As a company, they’re one of the most successful in the world but that success has come at a price paid by the health and wellbeing of their workforce, the privacy of their customers and, arguably, the future livability of the planet. They’re a global juggernaut that constantly defies attempts by unions, regulators and governments to reign them in and headed up by a man so obscenely wealthy that he just can’t think of anything better way to spend his money on than hollowing out a mountain and turning it into a giant clock that rings once every ten thousand years.
Now, all that being said, the video streaming component of Amazon’s Prime service has improved by leaps and bounds since it first launched in Australia back in 2017. For many, Amazon Prime Video is never going to be Netflix-killer but it’s a sublime complement that delivers plenty of value at a great price.
There are so many things I hate Amazon but their streaming video service isn't one of them.
Sure, in the early years, Amazon’s original content efforts were something of a mixed-bag and their catalogue of licensed shows and films was almost a joke. You wouldn’t find many of the latest films, instead you’d find the kind of weird releases you’d expect to pull out of a bargain bin in your local JB Hi-Fi.
For a while there, Amazon felt like the streaming service equivalent of your local Civic Video. It was no Blockbuster and a far cry from the splendorous supply of shows, films and content found on Stan and Netflix. Early Amazon originals like Bosch and Sneaky Pete struggled to really stand out beyond the established pseudo-prestige template.
Nowadays, even Amazon’s bad original content - For example, Hunters and Carnival Row - is at least interesting and their good content is genuinely fantastic. Plenty of ink has been spilled about the merits of Fleabag but The Boys, Homecoming, Lore, The Marvelous Miss Maisel, Good Omens and Tales from The Loop all help give a compelling blend of depth, diversity and originality to Amazon’s original content lineup.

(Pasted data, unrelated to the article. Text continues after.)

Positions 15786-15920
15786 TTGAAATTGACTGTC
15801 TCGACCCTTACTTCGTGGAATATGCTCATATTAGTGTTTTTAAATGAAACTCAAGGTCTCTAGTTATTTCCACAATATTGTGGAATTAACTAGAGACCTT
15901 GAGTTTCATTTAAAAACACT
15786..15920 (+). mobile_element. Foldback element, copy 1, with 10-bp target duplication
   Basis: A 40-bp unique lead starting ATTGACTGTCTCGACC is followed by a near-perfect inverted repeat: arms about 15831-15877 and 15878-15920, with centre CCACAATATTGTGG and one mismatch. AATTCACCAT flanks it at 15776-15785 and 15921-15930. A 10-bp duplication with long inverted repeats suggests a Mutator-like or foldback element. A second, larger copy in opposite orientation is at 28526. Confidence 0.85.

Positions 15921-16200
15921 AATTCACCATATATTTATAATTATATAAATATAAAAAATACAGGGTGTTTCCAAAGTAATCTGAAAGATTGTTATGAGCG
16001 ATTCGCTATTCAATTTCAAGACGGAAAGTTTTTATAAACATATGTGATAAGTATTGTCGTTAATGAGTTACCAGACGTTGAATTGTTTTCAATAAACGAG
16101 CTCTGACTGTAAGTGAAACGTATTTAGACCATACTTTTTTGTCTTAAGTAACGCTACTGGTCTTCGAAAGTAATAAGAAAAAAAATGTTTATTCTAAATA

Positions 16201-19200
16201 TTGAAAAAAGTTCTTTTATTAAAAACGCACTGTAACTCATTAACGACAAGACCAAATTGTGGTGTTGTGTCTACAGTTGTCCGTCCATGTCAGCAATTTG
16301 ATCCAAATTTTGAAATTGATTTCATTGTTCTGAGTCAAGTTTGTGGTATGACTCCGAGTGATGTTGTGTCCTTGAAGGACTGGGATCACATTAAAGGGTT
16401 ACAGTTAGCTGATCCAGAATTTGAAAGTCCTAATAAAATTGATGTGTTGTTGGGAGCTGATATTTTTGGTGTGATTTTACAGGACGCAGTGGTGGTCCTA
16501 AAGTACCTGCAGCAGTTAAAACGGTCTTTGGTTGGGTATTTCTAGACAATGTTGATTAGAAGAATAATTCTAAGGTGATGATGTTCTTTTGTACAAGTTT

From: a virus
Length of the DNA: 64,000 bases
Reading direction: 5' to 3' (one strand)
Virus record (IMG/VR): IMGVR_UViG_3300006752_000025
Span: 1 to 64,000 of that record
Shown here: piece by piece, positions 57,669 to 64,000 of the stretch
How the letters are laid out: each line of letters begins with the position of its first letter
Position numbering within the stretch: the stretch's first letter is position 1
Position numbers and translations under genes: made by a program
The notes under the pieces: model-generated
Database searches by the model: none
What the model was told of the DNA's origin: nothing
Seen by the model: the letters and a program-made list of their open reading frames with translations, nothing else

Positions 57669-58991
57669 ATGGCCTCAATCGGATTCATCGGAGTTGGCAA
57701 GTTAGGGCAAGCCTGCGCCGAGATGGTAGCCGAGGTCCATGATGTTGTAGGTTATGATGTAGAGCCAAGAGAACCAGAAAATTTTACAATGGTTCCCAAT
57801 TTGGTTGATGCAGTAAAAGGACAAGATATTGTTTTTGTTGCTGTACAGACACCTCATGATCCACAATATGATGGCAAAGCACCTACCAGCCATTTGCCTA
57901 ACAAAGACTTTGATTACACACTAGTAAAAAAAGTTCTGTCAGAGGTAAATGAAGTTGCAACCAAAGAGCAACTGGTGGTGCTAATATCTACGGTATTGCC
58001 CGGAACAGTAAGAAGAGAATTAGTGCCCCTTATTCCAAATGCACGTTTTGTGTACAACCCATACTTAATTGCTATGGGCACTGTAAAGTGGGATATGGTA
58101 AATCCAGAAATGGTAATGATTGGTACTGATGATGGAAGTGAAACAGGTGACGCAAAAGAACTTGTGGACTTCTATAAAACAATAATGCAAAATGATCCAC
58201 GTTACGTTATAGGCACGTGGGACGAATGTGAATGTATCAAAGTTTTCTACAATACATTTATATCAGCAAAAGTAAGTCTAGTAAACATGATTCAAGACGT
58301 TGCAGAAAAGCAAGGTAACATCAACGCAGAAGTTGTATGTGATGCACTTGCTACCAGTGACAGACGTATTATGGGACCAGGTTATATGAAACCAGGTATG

Netflix certainly has the volume but, these days, I feel much more interested and invested in what Amazon is doing in the streaming space. Thus far, the folks behind Prime Video have shown a good eye for quality and, following the acquisition of The Expanse, the company looks to be beefing up their original content lineup with more genre fare like the upcoming Lord of the Rings series and an adaptation of Robert Jordan’s Wheel of Time.
Amazon’s licensed library has also improved in recent years. You’re much more likely to find newer content on the platform than you used to. The addition of on-demand video titles via the Prime Video Store earlier this year has helped fill in some of the other gaps here.
Of course, the real kicker here is the price. At $6.99/month, Amazon Prime Video is cheaper than most of the competition. What’s more, that price doesn’t skimp on features like multiple streams like 4K and HDR and it hasn’t gone up since the service debuted.
While Amazon remains the worst, Amazon Prime Video just keeps getting better and better. If you’re looking to change up your second or ‘other’ streaming service amid the lockdowns and social distancing of 2020, it might be worth signing up for a free trial and giving Prime Video a try.